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Pearson v. Ceico Casualty Co.

United States District Court, D. Colorado

May 7, 2018

ROGER PEARSON, and LONNIE MCRAE, on behalf of themselves and all others similarly situated, Plaintiffs,
v.
GEICO CASUALTY COMPANY, and DOES 1-10, Defendants.

          RECOMMENDATION OF UNITED STATES MAGISTRATE JUDGE

          Michael E. Hegarty, United States Magistrate Judge.

         Plaintiffs Roger Pearson and Lonnie McRae, on behalf of themselves and others similarly situated (“Plaintiffs”), initiated this purported class action on September 1, 2017 and filed the operative Amended Complaint on December 21, 2017 alleging, inter alia, that Defendant Geico Casualty Company (“Geico”) unlawfully failed to pay its insureds - specifically, holders of Geico automobile insurance policies - ownership tax and title and registration fees associated with a motor vehicle's total loss in the event that an automobile accident or other event results in a total loss determination by Geico for the insured's vehicle. In response, Geico filed a motion to dismiss all of the Plaintiffs' claims. The Court finds that Colo. Rev. Stat. § 10-4-639(1) does not require an insurer to pay “ownership taxes” in settlement for the total loss of a vehicle; the issue of whether claims under Colo. Rev. Stat. §§ 10-3-1115 and 10-3-1116 are subject to a one-year statute of limitations is currently before the Colorado Supreme Court and, thus, any ruling is premature at this time; the Plaintiffs' argument that certain legal issues are “a matter of first impression” is not sufficient to support dismissal of their § 10-3-1115 and bad faith breach of insurance contract claims; the Plaintiffs failed to plead a deceptive trade practice with particularity as required by Fed.R.Civ.P. 9(b); Plaintiffs do not properly state claims for monetary relief on behalf of a class under the CCPA; Plaintiffs do not oppose dismissal without prejudice of their class claims for injunctive relief under the CCPA and their claims for punitive and exemplary damages; and dismissal of the Doe Defendants at this early stage would be premature. Thus, the Court recommends that the Honorable Christine M. Arguello grant in part and deny in part Geico's motion.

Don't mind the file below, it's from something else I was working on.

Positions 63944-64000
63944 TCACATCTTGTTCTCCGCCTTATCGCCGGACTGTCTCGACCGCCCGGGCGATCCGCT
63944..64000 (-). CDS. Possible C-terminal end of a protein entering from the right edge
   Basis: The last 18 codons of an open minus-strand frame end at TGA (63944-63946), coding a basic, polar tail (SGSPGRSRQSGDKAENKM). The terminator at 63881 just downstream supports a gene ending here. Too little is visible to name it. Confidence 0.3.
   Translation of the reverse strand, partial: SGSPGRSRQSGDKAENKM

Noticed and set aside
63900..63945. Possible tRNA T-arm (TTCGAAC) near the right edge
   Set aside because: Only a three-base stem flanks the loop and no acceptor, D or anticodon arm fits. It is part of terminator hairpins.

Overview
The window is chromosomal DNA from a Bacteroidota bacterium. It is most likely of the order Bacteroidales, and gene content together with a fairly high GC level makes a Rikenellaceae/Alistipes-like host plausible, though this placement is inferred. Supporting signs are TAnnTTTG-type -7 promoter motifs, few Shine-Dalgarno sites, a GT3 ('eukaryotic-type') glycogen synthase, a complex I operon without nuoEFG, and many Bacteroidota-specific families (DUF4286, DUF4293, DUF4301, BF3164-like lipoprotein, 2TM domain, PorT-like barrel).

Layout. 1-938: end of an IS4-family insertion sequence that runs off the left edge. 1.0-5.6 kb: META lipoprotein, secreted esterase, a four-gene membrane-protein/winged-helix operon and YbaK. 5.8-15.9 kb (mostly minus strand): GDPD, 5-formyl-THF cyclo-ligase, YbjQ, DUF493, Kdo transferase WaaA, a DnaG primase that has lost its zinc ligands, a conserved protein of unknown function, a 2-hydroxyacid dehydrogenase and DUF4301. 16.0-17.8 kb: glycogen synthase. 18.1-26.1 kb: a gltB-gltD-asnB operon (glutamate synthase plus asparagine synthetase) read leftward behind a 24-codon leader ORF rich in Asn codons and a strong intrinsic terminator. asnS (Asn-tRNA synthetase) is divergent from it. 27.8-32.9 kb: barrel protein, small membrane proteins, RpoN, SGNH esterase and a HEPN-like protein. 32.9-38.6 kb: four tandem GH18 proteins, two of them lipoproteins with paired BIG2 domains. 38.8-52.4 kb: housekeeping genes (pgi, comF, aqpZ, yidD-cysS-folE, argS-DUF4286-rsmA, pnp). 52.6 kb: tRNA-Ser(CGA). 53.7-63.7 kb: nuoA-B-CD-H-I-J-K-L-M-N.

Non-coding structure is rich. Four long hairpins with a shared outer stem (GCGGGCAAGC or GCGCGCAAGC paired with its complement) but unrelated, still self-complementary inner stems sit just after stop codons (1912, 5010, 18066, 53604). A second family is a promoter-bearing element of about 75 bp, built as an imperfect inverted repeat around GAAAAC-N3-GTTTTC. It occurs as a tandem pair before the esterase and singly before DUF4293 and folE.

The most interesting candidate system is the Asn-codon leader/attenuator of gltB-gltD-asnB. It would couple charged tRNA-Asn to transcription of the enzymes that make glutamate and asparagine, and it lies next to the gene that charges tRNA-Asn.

BACKGROUND

         I. Statement of Facts

         The following are factual allegations (as opposed to legal conclusions, bare assertions, or merely conclusory allegations) made by the Plaintiffs in the Amended Complaint, which are taken as true only for analysis under Fed.R.Civ.P. 12(b)(6) pursuant to Ashcroft v. Iqbal, 556 U.S. 662, 678 (2009).

         When they purchased a 2007 Lexus ES 350 (“2007 Lexus”), the Plaintiffs incurred an estimated $157 in ownership taxes and title and registration fees.

         For the 2015 calendar year, the Plaintiffs obtained an automobile insurance policy from Geico for the 2007 Lexus, which provided coverage in the event of total loss of the motor vehicle.

         On or about August 3, 2015, Plaintiffs' 2007 Lexus caught fire in a parking lot. Thereafter, the Plaintiffs incurred an estimated $225.03 in ownership taxes and title and registration fees related to the purchase of a 2010 Lexus RX 350 (“2010 Lexus”), which replaced the 2007 Lexus. Plaintiff Pearson also submitted a claim to Geico based on the insurance policy he had obtained for the 2007 Lexus.